Whether it’s boxes of family memories, or just out-of-season clothing and holiday decor, one thing is certain. You need a safe, secure place to stash your cherished belongings.
There’s always the option to store your valuables in a self-storage unit, although you might want the convenience of starting with storage space in your own home. However, basements and attics aren’t always the most suitable environments for important items. But with a few hours, a few bucks and some ingenuity, you can make better use of these prime storage areas and help keep your house from looking like an episode of Hoarders.
Here are four weekend home improvement projects suitable for any level of DIY skill (even no skill!) that will create additional, secure storage for your most important belongings.
Install shelving in your basement
Cost: $30 – $50
Time commitment: 1 hour (plus purging and organizing)
Tempted to just toss boxes in your basement for what Mike Kerrigan, a Chicago-area DIY er and real estate agent calls a “set-it-and-forget-it” storage system? Don’t do it—and not just because it will be impossible to find anything in the mess. “All basements have the threat of leaking or flooding. If boxes are on the floor,” Kerrigan advises, the contents are likely to be damaged.”
The solution is to install simple shelving, which protects boxes from moisture and also prevents fragile items from getting crushed underneath. While you could build your own shelves with some plywood, he recommends checking into plastic shelving that can be snapped together with no tools. “You can find it at big box stores for as low as $30 for five good-size shelves,” Kerrigan says.
Another option is to repurpose kitchen cabinets. Post on your local social media pages or visit a used building supply store like Habitat for Humanity’s ReStore. The less time you spend building the shelves, the more time you can spend on a more useful project—decluttering. “Create zones for your treasures, with different areas for holiday decorations, sports equipment, and documents,” Kerrigan says. “It’ll be much easier to find what you need.”
Waterproof your basement
Cost: $40 – 45 per gallon
Time commitment: 2 hours to an afternoon, depending on size
While it’s true that basements are prone to water leakage, there’s nothing stopping you from making the basement a little less prone to moisture, notes Carrie Thompson, facility manager at Affordable Mini Storage, LLC in Roanoke, VA. “If you have concrete walls, you’ll want to lock the moisture out.”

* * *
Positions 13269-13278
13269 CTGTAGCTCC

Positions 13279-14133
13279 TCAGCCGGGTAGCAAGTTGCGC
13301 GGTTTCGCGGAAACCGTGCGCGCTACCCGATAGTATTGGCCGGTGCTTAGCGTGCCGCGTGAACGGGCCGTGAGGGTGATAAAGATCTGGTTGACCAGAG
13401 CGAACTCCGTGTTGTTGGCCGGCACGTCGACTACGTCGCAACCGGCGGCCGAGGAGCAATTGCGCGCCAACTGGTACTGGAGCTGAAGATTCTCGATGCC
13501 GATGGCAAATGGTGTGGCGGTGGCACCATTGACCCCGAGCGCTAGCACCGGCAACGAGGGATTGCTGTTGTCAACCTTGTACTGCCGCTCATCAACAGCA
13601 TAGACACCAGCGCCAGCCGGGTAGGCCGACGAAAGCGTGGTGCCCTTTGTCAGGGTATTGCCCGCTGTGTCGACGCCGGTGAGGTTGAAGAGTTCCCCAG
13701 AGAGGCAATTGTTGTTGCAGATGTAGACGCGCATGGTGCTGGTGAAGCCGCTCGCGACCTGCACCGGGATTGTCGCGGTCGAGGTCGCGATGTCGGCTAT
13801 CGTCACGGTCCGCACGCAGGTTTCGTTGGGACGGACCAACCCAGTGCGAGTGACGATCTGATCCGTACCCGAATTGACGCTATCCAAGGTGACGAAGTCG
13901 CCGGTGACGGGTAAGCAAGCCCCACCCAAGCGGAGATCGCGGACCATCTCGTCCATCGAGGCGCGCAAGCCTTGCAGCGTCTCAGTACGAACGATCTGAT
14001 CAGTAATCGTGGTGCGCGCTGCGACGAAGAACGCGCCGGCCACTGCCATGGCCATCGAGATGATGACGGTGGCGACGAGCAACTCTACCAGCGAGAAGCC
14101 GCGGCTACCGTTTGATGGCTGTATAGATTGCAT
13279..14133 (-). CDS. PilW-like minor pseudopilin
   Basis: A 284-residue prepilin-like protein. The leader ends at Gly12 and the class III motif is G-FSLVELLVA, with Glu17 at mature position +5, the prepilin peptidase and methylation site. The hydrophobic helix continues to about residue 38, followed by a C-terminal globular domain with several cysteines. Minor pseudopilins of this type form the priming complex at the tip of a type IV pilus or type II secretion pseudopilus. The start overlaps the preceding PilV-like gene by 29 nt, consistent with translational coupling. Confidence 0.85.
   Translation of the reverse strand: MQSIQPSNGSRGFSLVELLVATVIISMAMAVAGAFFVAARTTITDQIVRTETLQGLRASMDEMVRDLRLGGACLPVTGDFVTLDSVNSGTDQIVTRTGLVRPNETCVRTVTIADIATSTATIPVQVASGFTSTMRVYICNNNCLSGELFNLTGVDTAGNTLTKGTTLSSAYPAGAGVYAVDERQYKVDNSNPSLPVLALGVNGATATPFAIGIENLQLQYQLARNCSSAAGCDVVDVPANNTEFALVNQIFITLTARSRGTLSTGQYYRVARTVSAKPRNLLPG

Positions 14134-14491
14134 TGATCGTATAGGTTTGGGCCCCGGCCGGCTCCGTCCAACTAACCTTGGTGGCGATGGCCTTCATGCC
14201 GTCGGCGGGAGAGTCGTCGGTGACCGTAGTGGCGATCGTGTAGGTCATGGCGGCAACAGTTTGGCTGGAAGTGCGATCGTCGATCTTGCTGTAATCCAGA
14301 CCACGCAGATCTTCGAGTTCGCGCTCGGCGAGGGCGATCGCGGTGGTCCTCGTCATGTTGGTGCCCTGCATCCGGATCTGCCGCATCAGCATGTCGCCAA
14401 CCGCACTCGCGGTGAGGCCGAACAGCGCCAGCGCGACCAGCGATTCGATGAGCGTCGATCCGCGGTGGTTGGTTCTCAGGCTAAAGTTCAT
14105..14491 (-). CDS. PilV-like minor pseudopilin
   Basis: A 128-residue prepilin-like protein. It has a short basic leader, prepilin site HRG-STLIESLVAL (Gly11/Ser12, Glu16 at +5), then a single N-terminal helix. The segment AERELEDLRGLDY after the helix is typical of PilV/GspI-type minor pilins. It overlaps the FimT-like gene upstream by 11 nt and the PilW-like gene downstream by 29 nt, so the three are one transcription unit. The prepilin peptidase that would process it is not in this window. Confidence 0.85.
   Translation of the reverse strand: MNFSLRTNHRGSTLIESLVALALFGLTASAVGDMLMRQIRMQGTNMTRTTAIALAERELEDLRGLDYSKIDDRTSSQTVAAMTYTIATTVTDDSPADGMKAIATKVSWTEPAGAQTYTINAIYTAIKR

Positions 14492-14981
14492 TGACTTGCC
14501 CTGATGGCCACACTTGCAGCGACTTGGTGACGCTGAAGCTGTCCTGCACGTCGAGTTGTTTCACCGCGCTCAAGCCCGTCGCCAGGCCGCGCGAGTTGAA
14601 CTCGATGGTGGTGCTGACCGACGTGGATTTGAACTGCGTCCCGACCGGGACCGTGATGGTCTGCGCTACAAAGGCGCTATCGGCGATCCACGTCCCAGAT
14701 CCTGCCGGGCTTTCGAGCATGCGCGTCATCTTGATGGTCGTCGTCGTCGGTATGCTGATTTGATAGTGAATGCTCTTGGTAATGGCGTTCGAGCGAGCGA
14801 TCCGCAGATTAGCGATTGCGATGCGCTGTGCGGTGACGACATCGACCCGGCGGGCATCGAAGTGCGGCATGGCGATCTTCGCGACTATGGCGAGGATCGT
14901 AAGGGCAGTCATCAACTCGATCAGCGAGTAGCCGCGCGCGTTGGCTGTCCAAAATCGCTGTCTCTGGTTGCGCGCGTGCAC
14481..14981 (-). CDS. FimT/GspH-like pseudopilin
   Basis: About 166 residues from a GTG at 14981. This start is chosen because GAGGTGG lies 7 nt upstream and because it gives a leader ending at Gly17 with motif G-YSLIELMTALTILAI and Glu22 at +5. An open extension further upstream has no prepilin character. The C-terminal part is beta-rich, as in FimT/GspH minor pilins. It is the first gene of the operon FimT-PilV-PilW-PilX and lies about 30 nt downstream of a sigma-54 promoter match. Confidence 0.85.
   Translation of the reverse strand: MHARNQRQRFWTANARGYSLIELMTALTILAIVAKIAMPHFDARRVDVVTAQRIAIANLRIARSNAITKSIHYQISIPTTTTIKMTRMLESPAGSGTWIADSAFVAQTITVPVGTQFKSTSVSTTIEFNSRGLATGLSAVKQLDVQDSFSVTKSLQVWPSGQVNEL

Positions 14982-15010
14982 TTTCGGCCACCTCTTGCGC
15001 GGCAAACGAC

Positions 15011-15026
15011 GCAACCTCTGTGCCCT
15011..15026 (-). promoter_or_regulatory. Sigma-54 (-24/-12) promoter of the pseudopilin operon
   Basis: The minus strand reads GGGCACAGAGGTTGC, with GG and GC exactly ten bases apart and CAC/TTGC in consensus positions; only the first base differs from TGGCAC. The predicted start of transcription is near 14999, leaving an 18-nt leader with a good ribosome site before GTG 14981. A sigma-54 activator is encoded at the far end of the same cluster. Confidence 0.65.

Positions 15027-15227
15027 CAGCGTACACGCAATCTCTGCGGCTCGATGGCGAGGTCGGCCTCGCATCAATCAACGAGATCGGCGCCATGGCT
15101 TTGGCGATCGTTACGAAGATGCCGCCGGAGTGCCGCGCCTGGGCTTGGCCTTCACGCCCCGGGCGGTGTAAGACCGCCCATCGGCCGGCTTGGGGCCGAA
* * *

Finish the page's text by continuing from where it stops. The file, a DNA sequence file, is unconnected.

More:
Since concrete is a porous surface, her best suggestion is to paint concrete walls with DryLok, a latex-based waterproof “paint” that helps keep your space dry, a tip she uses at her own storage facility. “Since DryLok leaves a gritty surface and a dull, off-white look to the walls, we always paint over it with a standard latex paint,” she adds. And while you’re waterproofing your basement, why not add a pop of color to the basement while you’re down there?
Waterproof your attic
Cost: $25 – $35 per gallon
Time commitment: 2 hours to an afternoon depending on size
DIY-er Caleb Backe finds that people are more prone to think of waterproofing their basement than their attic, but he finds it’s a must if you’re going to be using it for storage. (See below before you decide if that’s a good idea for you or not.)
“From the loss of valuables to problems stemming from mold, water intrusion is not something to be taken lightly,” Backe says. Of course, you’ll want to make sure your roof isn’t leaking, but that’s a job for a professional. You can waterproof the rest of the surfaces with an oil-based waterproofing compound that can cover cement or wood.
“It’s important to move slowly and cover every inch, and use a brush rather than a roller,” Backe recommends. While you’re at it, attic ventilation is a good precaution to take as well.
Add flooring to your attic (proceed with caution!)
Cost: Negligible; visit your lumber supply to get some boards
This seems like a no-brainer as a way to increase space, but you’ll want to take care, cautions Kerrigan. “In newer homes, the attic is usually accessed by a narrow hatch, and carrying a box of treasures up a ladder will be a test of balance and strength,” Kerrigan says. “Rafters are designed to hold up the roof and not load rated for much else.”
So unless your home has a pull-down stairwell (think Clark Griswold in National Lampoon’s Christmas Vacation) or you’re in an older home with a dedicated stairway, your storage will be limited to a few light boxes, he adds. In addition, attics experience dramatic temperature changes, which can harm most of your items—from electronics to photos and artwork.
“Sometimes a few boards laid out on the rafters will provide enough room for storage of lighter items,” Kerrigan says. But don’t overdo it—or you risk having your project turn into far more than DIY.
This guest post was provided by Cathie Ericson of SpareFoot.